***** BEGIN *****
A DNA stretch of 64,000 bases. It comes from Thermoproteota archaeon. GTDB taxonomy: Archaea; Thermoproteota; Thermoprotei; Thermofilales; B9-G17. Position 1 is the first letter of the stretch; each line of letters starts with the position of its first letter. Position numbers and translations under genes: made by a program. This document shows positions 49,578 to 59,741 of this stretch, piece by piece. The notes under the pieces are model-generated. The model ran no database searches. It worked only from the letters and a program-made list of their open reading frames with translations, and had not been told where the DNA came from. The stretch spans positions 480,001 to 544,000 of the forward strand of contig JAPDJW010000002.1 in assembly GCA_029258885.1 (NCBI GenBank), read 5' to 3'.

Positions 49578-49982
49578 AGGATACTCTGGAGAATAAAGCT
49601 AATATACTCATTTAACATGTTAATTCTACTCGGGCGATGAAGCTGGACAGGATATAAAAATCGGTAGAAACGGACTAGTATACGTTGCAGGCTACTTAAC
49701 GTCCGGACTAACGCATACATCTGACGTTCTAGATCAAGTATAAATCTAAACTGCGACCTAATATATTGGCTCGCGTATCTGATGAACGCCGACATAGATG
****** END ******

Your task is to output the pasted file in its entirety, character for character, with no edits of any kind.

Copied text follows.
A DNA stretch of 64,000 bases. It comes from Thermoproteota archaeon. GTDB taxonomy: Archaea; Thermoproteota; Thermoprotei; Thermofilales; B9-G17. Position 1 is the first letter of the stretch; each line of letters starts with the position of its first letter. Position numbers and translations under genes: made by a program. This document shows positions 49,578 to 59,741 of this stretch, piece by piece. The notes under the pieces are model-generated. The model ran no database searches. It worked only from the letters and a program-made list of their open reading frames with translations, and had not been told where the DNA came from. The stretch spans positions 480,001 to 544,000 of the forward strand of contig JAPDJW010000002.1 in assembly GCA_029258885.1 (NCBI GenBank), read 5' to 3'.

Positions 49578-49982
49578 AGGATACTCTGGAGAATAAAGCT
49601 AATATACTCATTTAACATGTTAATTCTACTCGGGCGATGAAGCTGGACAGGATATAAAAATCGGTAGAAACGGACTAGTATACGTTGCAGGCTACTTAAC
49701 GTCCGGACTAACGCATACATCTGACGTTCTAGATCAAGTATAAATCTAAACTGCGACCTAATATATTGGCTCGCGTATCTGATGAACGCCGACATAGATG